- Transforming Paso de los Toros into a more inclusive city friendly to all ages, a sort of urban laboratory aimed at better serving its fast-changing population;
- Launching a large-scale civic engagement CoDesign Forum, which takes a page from the Chilean Sustainable Reconstruction Plan which followed the 2010 earthquake. This would aim to meet the needs of communities affected by Uruguay’s UPM investments.
- Implementing so-called future-proof procurement to stimulate new markets and create new jobs and opportunities through local, sustainable, healthy, and low-carbon food to all public schools — largely from female-led or low-carbon businesses.
Other ideas included a ‘Fiscal Stabilization Fund’ business support structure of ‘Mujeres Innovadoras’ and ‘Municipal Tech Booth camps’ and regional R&D partnerships ‘Tacuarembo and Durzano Technology Hubs.’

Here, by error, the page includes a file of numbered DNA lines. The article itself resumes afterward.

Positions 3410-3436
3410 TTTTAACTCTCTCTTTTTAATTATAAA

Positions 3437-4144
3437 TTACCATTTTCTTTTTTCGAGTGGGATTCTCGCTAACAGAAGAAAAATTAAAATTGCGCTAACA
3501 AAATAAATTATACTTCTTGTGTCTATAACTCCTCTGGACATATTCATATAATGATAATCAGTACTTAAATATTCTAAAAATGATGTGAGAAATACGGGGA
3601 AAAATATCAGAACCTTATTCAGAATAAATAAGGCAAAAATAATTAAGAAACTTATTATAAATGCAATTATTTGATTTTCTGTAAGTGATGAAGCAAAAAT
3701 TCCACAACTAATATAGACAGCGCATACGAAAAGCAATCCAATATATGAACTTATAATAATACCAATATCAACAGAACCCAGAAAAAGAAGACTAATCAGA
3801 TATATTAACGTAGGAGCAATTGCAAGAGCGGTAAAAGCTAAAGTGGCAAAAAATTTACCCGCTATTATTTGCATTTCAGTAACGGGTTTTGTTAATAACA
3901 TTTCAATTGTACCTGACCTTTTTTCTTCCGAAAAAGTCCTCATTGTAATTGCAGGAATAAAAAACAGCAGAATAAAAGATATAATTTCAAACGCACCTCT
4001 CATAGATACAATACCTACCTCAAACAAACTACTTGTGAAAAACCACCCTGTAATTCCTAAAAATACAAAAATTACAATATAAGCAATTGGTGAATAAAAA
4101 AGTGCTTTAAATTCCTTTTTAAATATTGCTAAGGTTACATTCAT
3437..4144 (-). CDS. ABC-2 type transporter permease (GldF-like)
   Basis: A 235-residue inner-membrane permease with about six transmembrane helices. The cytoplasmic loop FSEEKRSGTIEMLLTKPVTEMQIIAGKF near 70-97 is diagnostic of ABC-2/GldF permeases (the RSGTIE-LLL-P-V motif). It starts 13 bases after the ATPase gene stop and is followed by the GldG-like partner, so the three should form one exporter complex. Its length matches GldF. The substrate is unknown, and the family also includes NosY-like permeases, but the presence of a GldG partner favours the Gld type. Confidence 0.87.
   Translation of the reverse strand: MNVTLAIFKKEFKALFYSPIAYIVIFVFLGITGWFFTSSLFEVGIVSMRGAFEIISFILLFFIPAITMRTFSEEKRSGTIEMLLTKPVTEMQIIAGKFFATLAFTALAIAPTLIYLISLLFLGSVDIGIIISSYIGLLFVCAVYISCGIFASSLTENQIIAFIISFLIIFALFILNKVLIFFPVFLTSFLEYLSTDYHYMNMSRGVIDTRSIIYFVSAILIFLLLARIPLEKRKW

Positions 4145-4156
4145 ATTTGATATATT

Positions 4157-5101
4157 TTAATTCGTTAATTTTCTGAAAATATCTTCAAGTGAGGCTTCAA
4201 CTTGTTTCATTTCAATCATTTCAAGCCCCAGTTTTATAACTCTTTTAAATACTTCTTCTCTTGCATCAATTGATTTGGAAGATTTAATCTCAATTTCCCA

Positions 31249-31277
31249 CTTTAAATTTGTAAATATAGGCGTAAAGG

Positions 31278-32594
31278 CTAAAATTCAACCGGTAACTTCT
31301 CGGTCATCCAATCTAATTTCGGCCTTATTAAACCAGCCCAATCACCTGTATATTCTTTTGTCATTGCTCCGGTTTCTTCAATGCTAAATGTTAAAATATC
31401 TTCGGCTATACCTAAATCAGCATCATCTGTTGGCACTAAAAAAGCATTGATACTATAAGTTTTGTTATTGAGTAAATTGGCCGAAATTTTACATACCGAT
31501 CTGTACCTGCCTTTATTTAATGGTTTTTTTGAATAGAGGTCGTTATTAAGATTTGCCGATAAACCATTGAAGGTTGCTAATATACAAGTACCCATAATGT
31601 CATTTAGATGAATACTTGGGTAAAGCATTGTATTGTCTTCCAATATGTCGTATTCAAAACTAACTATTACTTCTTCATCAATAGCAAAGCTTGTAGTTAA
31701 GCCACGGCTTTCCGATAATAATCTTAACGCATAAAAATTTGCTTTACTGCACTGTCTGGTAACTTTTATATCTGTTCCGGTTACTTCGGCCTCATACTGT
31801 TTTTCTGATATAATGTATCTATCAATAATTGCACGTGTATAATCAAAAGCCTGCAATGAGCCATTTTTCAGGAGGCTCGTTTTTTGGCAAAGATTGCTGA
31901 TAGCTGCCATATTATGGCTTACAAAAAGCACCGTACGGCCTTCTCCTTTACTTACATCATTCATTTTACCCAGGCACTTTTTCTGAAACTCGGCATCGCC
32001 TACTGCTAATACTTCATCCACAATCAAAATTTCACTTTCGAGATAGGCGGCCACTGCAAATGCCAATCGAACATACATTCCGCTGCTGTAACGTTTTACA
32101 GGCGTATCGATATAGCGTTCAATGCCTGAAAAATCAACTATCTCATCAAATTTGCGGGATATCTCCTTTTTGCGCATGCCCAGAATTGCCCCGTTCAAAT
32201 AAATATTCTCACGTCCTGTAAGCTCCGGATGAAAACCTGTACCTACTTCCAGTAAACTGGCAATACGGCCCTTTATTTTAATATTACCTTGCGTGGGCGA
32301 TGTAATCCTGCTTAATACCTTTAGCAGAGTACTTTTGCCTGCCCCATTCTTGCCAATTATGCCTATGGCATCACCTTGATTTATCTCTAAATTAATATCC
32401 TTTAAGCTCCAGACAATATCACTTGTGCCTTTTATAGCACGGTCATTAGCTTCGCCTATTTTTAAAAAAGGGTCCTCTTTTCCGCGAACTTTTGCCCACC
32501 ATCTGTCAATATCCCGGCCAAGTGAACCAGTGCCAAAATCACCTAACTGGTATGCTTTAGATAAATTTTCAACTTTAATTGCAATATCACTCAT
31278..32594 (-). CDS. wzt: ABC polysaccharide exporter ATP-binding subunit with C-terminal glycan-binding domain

In the coming weeks and months, we will work with the Government to take these proposals into multiple sectors and domains.
“The country has had a good run, but it now faces diminishing returns. Both internal and external dynamics increasingly demonstrate that the easy phase of extractive, commodity-led growth based on large foreign direct investment is over. Don’t interpret the current slowdown as the end of a cycle; we believe this should be seen as the end of an era. This is not just about a company’s investment in the country — it’s about building Uruguay’s future.”- UNDP Future Uruguay studio team.
Implications for development organizations
The studio approach responds to development challenges that are complex, interdependent, and ambiguous.
We’re making a strategic bet that deep, transformational change requires a fundamental organizational renewal. In Uruguay and other UNDP teams, we’re finding out what this new way of working may entail.
For more on integrated solutions, visit https://sdgintegration.undp.org/.
By Stefan Liller, UNDP Uruguay Resident Representative, Milica Begovic, UNDP Global Innovation Adviser (a.i.) and Marco Steinberg, Founder & CEO, Snowcone & Haystack
Photos: UNDP Uruguay/Martín Illescas